How Code Is Embedded

At every state of the manufacturing process, an adversary can maliciously alter the chip.


By Ambuj Kumar, System Architect at Rambus Cryptography Research Division
Today, chip development and manufacturing processes have become exponentially complex. A typical chip may include dozens of semiconductor IPs, using various EDA tools, and developed around the globe,.

The chip itself goes through very complex lifecycle from RTL through netlist, GDS data, wafer, and packaged die, to eventually become an end-user recognizable device.

At every stage of the chip manufacturing process, an adversary can, maliciously, alter the chip. Typically, it is the ASIC engineers who write the high level code (Verilog or VHDL). There is little to stop a disgruntled or otherwise malevolent engineer from include malicious code in the high level code. This code, just like the other code, gets synthesized into netlists, which, unlike high level code, are harder to analyze manually. Thusly, the malicious code may go unnoticed.

This strategy is particularly effective if the bad code is smaller in size and scope compared to the good code. However, it is possible that such an insertion may be flagged by an RTL – gate equivalence checker EDA tool. Unless, of course, there is collusion between person running equivalence checker and the malevolent engineer.

It is also possible for an EDA tool (either during synthesis or during backend) itself, to alter hardware logic without any knowledge of the engineer using it. This can happen if the tool is malevolent or is working under a rogue host process (e.g., virus or malware).

Another case is where a malevolent IP vendor can, knowingly provide an IP with malicious code to a chip manufacturer. Often times, IP vendors provide only a gate level implementation, so the chip manufacturer cannot do RTL to gates comparison.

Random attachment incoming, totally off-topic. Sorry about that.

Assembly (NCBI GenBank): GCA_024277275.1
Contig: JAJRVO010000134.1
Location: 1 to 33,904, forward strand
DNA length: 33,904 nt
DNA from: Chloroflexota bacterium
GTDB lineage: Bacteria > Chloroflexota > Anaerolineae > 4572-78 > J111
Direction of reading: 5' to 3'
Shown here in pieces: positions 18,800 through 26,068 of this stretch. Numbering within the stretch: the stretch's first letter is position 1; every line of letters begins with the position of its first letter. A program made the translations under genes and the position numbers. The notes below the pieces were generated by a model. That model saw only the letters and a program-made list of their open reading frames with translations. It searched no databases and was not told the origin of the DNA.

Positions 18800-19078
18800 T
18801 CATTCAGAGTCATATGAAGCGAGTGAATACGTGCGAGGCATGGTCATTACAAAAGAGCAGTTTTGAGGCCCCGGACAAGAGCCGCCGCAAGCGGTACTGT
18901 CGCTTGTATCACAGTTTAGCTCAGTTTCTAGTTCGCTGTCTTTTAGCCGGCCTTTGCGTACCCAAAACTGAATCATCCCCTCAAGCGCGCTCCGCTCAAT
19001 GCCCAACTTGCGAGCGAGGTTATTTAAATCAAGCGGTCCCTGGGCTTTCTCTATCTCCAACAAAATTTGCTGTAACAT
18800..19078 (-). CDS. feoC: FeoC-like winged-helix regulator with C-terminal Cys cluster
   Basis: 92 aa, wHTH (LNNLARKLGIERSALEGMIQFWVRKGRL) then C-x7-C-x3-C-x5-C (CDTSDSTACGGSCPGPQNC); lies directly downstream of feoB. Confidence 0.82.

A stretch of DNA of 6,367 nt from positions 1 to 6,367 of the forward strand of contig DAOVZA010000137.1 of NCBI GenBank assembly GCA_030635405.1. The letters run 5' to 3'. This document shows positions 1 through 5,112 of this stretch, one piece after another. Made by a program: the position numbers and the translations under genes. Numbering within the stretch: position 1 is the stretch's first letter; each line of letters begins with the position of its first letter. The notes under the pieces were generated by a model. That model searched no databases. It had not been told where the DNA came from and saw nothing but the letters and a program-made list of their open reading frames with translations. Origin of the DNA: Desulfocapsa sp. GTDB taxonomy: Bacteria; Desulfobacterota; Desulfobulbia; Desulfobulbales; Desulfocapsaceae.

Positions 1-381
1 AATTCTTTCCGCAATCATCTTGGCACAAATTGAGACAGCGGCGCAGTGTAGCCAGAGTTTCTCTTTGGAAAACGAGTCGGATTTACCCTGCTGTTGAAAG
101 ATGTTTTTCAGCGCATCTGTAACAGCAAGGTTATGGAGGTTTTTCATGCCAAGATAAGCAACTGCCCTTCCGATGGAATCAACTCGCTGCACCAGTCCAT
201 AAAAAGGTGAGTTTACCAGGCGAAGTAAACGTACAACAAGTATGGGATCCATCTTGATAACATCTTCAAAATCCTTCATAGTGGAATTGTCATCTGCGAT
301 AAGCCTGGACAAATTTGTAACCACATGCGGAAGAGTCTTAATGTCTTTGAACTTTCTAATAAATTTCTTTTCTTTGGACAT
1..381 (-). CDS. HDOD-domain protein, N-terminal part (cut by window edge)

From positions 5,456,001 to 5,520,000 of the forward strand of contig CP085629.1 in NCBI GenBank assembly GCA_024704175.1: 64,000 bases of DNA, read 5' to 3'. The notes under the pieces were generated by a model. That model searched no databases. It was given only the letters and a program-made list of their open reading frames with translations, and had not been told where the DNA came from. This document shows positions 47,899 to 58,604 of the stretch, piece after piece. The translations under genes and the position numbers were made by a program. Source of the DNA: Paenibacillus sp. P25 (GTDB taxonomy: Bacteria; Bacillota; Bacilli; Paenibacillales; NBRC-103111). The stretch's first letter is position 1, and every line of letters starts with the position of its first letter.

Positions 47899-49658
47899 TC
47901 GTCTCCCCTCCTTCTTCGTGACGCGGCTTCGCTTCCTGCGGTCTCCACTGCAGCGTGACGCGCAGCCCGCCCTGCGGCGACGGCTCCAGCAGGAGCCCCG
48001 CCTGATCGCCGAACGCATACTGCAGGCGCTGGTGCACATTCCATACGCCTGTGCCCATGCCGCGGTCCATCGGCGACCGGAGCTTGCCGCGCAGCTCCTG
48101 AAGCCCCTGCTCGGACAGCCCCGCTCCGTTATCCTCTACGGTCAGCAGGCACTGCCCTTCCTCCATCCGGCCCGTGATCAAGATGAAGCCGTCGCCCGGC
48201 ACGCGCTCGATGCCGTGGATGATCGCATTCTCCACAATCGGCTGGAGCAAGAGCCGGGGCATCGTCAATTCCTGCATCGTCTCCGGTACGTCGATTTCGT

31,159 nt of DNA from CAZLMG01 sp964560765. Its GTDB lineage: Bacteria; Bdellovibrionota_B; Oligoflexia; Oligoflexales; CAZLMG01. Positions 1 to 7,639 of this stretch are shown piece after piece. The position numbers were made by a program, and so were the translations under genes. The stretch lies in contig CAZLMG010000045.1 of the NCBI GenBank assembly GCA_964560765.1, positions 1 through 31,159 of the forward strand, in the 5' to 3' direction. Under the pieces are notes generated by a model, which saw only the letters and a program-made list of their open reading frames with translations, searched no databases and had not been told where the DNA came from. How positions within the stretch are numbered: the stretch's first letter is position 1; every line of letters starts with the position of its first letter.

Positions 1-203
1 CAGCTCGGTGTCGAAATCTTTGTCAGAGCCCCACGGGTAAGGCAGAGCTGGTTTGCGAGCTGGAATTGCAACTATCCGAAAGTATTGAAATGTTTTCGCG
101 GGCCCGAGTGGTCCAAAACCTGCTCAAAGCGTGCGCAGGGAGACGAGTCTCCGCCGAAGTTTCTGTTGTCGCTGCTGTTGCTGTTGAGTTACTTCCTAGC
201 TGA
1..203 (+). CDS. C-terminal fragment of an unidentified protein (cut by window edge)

Similarly, during chip fabrication, an attacker may add malicious logic. Such an attack is hard to notice if design and fabrication are done in different companies in different geographies, as is the case with many fabless designs.

Additionally, a device (like a smartphone) is vulnerable to insertion attacks during board assembly where an extra component can be added or a genuine component can be replaced by a malicious component.

A typical smartphone has tens of embedded processors each with its firmware. So, a malicious firmware developer can mixtheir malicious code with genuine firmware code.

Once a malicious code is inserted into the system, it may remain dormant until an opportune moment arises. Trigger events may be based on time or on a specific operation. For example, malicious code may wait for a cryptographic operation with a specific data pattern before it triggers. Once it triggers, it may expose cryptographically sensitive keys, for example.

If malicious code is attached to firmware running on an embedded processor, the malicious code may wait for operations like memory access to a specific address, or when particular data is accessed.

Once the code becomes active, there are a number of actions that can occur. For example, it may escalate privilege of the user process. Or allow the process to access any portion of memory, including restricted.

The fundamental concern is that a very small in-hardware (or low level firmware) code can drastically change behavior of the system. For example, a system may use PKI based scheme to authenticate externally loaded code. The malicious code may change the public key used for authentication thereby giving a malicious user complete control over the system.

Since hardware (or low level firmware stored in ROM/OTP) is harder to replace, recovering from a hardware malicious code is complex and costly.

Since hardware is the most privileged portion of the system, if hardware is malicious, all bets are off. System can expose any sensitive date (including credentials, private data, or sensitive keys) to a remote hacker.

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